Every person is unique and undergoes different struggles, and leads are no different. You want to address each one’s unique challenges to let them know that you understand their situation and want to help them.

Personalization goes a long way when nurturing your leads. Your content should address their specific concerns, needs, or recent actions. For example, if someone downloads content on your website, send them an email reflecting what they did and suggest guidelines for their next steps.

To help with personalized and targeted content, start by creating unique buyer personas or fictionalized representations of your key market segments based on similar demographic and psychographic characteristics. Based on that buyer persona, you can create nurturing lists so that you can tailor your emails and content based on product interest, job title, location, etc.

3. Creating “Good Enough” Content

Nowadays, passable content is not going to cut it. As the cornerstone of lead nurturing, content should address your leads’ questions. So naturally, businesses are increasing their content creation efforts.

A “good enough” piece of content isn’t going to earn your leads’ trust and will most likely be second-rate (or worse) when compared to easily accessible alternatives.

4. Not Using Behavioral Targeting

The word dynamic refers to “constant change, activity, or progress,” and in lead nurturing, dynamically sending targeted content helps marketers adapt to the ever-changing B2B landscape.

Triggered emails are the most common example of behavioral targeting and are usually done via a marketing automation system in response to a lead’s behavior on your website or social channels.

This method pulls together the triad of email marketing: sending the right content to the right person at the right time.

While it’s not complicated to write triggered emails, it is hard work to set up the triggers throughout your nurturing campaign. Consider first which set of actions should lead to a trigger email; for example, viewing specific articles.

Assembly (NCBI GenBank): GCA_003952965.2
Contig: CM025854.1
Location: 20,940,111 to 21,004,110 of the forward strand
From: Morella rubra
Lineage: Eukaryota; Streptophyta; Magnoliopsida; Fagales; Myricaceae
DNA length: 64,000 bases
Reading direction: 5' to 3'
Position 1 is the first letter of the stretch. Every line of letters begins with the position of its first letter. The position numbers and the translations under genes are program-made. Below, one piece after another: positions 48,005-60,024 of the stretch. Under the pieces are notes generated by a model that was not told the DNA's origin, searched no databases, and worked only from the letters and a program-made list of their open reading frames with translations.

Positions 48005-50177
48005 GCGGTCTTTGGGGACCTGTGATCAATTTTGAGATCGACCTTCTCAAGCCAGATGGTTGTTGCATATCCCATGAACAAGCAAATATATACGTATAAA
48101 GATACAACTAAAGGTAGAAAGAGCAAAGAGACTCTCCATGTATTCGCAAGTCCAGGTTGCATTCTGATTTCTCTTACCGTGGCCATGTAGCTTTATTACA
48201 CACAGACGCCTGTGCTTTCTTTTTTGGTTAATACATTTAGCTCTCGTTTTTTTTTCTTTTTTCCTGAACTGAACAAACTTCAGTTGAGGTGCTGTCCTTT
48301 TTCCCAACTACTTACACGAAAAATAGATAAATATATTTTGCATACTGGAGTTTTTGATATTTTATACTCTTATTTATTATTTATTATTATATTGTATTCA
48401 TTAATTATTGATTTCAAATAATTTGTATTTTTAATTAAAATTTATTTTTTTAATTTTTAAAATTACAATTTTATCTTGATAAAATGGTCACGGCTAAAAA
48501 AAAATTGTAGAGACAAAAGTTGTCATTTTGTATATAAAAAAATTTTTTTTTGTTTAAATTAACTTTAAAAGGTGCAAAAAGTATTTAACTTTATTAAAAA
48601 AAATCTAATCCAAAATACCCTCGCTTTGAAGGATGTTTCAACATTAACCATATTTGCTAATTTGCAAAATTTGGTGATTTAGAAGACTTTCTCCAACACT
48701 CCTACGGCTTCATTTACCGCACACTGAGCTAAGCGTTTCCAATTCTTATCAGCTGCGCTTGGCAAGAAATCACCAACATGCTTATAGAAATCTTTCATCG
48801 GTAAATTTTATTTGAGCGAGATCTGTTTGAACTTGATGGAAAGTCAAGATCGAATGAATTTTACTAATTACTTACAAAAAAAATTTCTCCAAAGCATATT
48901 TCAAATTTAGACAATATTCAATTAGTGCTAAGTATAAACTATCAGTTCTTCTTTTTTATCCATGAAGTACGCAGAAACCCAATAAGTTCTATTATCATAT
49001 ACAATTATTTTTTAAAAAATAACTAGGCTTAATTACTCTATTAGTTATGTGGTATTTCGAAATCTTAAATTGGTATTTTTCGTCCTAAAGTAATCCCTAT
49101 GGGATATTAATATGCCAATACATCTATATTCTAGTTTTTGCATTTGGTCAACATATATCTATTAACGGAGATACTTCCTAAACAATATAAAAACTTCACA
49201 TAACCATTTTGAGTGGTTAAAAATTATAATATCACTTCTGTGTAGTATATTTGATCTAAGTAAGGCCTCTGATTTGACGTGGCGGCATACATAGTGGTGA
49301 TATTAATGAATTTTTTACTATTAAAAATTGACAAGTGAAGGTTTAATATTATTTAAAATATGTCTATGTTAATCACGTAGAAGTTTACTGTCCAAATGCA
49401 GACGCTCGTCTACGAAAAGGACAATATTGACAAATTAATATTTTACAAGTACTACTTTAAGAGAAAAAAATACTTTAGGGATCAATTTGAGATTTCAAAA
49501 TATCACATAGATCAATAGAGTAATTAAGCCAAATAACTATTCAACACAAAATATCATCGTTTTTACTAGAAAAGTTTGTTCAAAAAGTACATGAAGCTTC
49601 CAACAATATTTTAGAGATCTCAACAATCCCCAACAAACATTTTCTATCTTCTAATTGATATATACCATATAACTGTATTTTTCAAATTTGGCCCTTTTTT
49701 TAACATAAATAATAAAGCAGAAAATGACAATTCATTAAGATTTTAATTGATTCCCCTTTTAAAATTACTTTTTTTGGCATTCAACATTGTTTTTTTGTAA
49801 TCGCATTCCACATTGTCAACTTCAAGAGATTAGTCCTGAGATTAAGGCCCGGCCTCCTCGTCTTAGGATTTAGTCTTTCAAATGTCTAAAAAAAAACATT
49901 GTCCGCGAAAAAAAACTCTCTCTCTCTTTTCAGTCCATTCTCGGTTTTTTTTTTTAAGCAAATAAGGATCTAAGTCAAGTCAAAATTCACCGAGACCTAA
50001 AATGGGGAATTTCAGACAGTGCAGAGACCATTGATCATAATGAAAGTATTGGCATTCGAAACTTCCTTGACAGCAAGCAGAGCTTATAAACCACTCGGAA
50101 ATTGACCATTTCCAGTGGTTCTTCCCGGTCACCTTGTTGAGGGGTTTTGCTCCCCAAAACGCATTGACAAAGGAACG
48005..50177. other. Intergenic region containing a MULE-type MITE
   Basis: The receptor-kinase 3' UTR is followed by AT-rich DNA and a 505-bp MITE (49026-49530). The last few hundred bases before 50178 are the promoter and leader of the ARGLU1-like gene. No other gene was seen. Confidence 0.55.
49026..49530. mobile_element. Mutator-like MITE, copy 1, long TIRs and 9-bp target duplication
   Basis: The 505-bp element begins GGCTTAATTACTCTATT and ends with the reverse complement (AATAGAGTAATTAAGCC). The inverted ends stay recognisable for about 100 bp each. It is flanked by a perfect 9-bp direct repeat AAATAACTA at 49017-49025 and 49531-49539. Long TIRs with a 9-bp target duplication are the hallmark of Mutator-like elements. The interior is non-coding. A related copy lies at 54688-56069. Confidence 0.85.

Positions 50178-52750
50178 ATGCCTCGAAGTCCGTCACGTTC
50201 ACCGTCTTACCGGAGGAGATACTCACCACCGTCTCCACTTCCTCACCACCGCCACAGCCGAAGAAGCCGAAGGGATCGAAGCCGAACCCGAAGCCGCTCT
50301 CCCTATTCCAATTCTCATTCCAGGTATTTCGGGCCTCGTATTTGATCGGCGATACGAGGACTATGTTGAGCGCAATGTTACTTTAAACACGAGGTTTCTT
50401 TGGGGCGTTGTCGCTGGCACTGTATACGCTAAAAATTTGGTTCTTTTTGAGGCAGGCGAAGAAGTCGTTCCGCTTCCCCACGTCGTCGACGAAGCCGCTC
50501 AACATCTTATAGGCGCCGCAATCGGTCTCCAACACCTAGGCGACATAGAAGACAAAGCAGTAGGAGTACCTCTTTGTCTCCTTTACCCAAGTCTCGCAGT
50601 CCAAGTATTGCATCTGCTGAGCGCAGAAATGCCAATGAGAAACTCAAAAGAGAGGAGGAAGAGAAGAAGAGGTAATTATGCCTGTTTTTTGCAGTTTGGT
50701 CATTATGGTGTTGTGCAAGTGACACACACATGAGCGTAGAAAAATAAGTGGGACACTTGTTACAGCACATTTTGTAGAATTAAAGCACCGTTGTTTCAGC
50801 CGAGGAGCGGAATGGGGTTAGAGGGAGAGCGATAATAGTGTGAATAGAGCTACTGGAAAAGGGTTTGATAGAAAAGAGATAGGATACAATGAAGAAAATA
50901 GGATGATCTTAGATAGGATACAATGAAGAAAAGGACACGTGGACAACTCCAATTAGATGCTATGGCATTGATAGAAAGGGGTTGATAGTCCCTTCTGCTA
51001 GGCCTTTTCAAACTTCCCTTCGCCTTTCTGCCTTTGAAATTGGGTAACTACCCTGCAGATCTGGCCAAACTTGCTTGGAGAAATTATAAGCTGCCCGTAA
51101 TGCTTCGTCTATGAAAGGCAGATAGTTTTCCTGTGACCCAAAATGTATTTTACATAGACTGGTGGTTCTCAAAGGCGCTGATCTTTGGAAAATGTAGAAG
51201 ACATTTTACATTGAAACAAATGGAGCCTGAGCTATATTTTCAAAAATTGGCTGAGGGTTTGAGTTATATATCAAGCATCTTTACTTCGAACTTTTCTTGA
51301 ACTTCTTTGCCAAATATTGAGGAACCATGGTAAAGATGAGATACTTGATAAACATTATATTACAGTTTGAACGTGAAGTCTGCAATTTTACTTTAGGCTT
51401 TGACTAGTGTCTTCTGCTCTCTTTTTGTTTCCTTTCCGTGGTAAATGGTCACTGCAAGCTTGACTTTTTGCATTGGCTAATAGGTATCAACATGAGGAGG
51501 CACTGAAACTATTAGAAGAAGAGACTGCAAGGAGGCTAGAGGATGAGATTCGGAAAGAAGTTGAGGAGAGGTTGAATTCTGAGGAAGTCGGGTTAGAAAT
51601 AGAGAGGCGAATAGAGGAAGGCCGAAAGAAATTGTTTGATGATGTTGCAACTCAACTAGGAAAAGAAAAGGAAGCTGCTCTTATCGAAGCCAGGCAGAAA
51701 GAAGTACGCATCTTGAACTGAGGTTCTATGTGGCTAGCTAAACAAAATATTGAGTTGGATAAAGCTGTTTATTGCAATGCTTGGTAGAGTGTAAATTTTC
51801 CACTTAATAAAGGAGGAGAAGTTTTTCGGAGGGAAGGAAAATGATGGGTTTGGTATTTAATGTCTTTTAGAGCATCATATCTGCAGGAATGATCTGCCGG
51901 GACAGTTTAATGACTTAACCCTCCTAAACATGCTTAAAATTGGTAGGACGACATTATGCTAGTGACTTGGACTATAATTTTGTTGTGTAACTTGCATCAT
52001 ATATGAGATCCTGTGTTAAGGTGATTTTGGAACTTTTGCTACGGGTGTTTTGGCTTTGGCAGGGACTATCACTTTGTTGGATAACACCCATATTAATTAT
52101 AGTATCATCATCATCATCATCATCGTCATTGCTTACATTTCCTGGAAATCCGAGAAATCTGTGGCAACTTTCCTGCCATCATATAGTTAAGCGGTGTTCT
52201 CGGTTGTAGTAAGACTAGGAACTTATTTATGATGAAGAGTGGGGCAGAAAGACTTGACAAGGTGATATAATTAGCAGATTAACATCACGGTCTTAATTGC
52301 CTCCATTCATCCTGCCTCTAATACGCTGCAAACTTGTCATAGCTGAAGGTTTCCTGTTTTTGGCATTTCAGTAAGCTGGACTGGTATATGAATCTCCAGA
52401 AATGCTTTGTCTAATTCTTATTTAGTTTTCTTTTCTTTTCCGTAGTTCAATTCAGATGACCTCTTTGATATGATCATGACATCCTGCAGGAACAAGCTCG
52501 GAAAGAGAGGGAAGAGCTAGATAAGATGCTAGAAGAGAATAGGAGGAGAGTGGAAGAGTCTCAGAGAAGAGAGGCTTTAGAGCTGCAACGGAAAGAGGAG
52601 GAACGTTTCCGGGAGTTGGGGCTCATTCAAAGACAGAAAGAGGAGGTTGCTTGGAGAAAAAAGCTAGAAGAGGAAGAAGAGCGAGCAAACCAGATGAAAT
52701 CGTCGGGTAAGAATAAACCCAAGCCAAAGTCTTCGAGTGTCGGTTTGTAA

5. Not Providing Supplemental Content

If a lead visits your site and downloads an eBook, chances are they’re relevant to your target market. That means they’ll be able to extract value out of your other content as well (because we create content specifically for our target markets).

Don’t let the lead settle for a single content offer before forgetting about you. Include supplemental content based on what they’d consumed before. The more positive touchpoints you can bring to the table, the higher your chances of conversion.

6. Dragging Your Feet When Responding to Client Questions

Why respond in a timely manner when you can ignore the question until it goes away, right? Although that might have worked in your dating life, it’s no way to sell your business.

The acceptable window of time for responses has become faster—thanks to social media, but in general, you should make sure to respond as soon as possible. Leave it for too long and you’re bound to lose that particular lead.

lead response time

Inside Sales conducted a lead management study revealing that the odds of qualifying a lead in 5 minutes versus 10 minutes decreased 4 times. As you can see in the graph above, the decline is dramatic after just 30 minutes. The same study also showed that only 16% of companies respond within 24 hours. Even worse is if the prospects are the ones reaching out.

Lead nurturing must be a proactive approach to achieve top-of-funnel prospects. The faster you reply to new leads, the greater your chances of them turning into sales. There’s no denying the fact that time is of the essence, so don’t let it go to waste. Time is money!

7. Not Letting Sales Sell

Marketing automation platforms can provide dynamic, relevant content to leads for nurturing, but it’s still the sales team’s job to seal the deal.